TGA action on breast implants and tissue expanders

The Therapeutic Goods Administration (TGA) has announced it will “take regulatory action on all breast implant and breast tissue expanders currently included in the Australian Register of Therapeutic Goods (ARTG)”.

The TGA reviewed breast implants and tissue expanders following reports of around 100 cases of Breast Implant Associated Anaplastic Large Cell Lymphoma (BIA-ALCL) in Australia, including four deaths.

Eight models of breast implants “are to be suspended from supply in Australia for six months, while a number of safety and performance concerns are addressed”.

The TGA explained: “This means these devices will not be able to be imported, exported, or supplied within Australia while the TGA works with industry sponsors to ensure the devices meet all the necessary requirements for patient safety.

“Any stock of these un-implanted devices in the market will also be recalled during the suspension period.

‘No models of breast tissue expanders have been suspended.’

The TGA noted two industry sponsors “have cancelled the supply of their highly textured implants and tissue expanders” since the review was initiated.

All other breast implant and tissue expander devices “that have not been suspended, will require strict conditions of supply to be met”:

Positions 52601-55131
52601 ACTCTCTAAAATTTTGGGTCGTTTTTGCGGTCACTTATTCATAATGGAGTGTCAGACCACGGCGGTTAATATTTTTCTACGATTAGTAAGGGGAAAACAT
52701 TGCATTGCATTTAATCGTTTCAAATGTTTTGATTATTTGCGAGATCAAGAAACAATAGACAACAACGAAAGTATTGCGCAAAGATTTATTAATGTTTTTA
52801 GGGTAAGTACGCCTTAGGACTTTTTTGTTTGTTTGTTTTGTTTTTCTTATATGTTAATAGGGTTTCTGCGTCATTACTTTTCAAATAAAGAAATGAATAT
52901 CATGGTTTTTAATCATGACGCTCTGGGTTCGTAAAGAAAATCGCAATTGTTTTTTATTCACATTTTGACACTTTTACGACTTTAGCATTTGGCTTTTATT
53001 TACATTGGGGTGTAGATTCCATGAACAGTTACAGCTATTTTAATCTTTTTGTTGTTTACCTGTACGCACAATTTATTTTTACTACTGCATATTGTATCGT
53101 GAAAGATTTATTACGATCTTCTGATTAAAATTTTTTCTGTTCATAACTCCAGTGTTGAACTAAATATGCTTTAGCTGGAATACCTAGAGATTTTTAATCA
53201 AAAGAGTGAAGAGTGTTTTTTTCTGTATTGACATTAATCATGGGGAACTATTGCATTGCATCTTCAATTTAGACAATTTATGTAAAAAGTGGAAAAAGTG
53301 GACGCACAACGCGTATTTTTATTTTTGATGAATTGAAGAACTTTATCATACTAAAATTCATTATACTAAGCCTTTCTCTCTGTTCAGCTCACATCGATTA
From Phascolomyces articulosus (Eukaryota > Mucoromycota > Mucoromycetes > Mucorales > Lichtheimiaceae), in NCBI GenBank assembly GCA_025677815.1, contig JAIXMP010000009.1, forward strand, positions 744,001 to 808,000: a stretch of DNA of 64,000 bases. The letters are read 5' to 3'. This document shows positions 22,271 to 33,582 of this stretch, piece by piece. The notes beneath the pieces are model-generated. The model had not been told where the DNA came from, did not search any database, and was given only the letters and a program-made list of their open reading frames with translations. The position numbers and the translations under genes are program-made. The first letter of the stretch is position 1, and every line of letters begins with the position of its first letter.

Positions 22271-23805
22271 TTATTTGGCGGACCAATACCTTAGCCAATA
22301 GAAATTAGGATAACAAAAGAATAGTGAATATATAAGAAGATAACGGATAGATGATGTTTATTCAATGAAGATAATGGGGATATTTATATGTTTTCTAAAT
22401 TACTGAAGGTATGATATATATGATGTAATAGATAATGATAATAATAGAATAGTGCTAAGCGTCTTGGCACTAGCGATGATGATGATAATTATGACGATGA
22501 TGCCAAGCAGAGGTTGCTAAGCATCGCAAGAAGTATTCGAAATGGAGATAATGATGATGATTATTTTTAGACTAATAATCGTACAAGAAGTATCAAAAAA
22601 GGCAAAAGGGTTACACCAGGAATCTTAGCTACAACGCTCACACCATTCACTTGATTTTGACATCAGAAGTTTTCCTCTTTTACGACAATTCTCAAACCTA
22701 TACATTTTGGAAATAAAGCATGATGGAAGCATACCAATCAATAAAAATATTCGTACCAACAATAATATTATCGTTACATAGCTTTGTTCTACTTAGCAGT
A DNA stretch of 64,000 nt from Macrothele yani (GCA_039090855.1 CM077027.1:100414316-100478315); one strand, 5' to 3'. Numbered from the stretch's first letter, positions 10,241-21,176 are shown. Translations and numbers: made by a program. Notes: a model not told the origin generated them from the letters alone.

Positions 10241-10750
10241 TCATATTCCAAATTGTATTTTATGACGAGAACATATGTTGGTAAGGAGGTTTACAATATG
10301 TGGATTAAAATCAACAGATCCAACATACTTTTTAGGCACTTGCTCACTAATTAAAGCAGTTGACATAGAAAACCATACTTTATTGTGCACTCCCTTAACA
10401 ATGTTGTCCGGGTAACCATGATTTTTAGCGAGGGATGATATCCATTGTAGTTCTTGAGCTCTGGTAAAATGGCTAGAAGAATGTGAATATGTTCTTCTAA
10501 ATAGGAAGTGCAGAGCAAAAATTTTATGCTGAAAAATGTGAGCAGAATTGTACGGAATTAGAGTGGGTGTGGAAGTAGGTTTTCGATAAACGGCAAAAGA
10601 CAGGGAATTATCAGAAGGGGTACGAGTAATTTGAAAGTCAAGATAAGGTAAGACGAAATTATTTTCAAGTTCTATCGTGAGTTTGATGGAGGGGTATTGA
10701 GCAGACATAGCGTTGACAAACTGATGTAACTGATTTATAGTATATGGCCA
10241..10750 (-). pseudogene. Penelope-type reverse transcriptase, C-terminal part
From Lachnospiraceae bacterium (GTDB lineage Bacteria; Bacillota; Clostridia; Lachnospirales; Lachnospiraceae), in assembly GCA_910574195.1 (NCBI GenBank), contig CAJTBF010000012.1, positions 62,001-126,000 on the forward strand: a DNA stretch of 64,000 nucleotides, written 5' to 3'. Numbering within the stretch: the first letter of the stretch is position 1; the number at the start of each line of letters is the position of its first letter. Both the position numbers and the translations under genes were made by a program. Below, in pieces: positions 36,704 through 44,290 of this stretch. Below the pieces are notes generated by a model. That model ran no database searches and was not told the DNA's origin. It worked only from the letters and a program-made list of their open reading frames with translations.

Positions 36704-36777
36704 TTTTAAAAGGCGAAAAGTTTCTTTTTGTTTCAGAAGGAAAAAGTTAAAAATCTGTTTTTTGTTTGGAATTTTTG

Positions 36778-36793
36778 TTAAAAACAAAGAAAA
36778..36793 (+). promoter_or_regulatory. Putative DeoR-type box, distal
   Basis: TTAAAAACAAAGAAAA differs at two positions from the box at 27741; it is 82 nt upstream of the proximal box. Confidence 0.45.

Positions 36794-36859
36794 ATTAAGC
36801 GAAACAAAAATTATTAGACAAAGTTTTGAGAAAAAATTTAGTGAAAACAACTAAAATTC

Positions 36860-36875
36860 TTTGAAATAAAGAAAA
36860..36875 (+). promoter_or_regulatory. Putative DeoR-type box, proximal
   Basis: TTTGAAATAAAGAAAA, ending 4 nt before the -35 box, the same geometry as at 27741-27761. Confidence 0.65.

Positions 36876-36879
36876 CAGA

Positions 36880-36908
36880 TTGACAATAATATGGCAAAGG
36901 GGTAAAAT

• all cases of BIA-ALCL must be reported to TGA within 10 working days of the sponsor being aware of the case;
  • six-monthly reports of Australian and world-wide supply data, complaints and adverse events are to be provided to the TGA;
  • clear, written information about the risk of BIA-ALCL must be provided with all devices, to both clinicians and patients.

The suspensions and cancellations affect 13% of the supply of breast implant devices on the Australian market by volume.

The TGA also warned: “If the safety and performance concerns around the suspended implants are not resolved, or the conditions of supply for the other products are not complied with, the devices may be cancelled from inclusion in the ARTG and thus not be able to be supplied in the Australian market.”

President of the Australasian Society of Aesthetic Plastic Surgeons (ASAPS) Dr Naveen Somia welcomed the TGA announcement as “a good day for patients”.

He commented: “This review has prioritised patient safety with the breast implants that have the highest risk BIA-ALCL suspended for six months. However, it still leaves viable options for patients on the market.”

He added ASAPS was pleased to see tissue expanders remain available, as these “are an essential component in breast reconstruction surgery, and many women would be significantly disadvantaged if these were not available”.

Dr Somia also noted: “Another vulnerable group who will benefit from today’s decision to leave the micro-textured, or Grade 2 devices on the register, are those who suffer from breast deformities due to radiation, burns, or congenital disabilities.

“It seems the TGA has listened to the advice of its independent expert review panel.”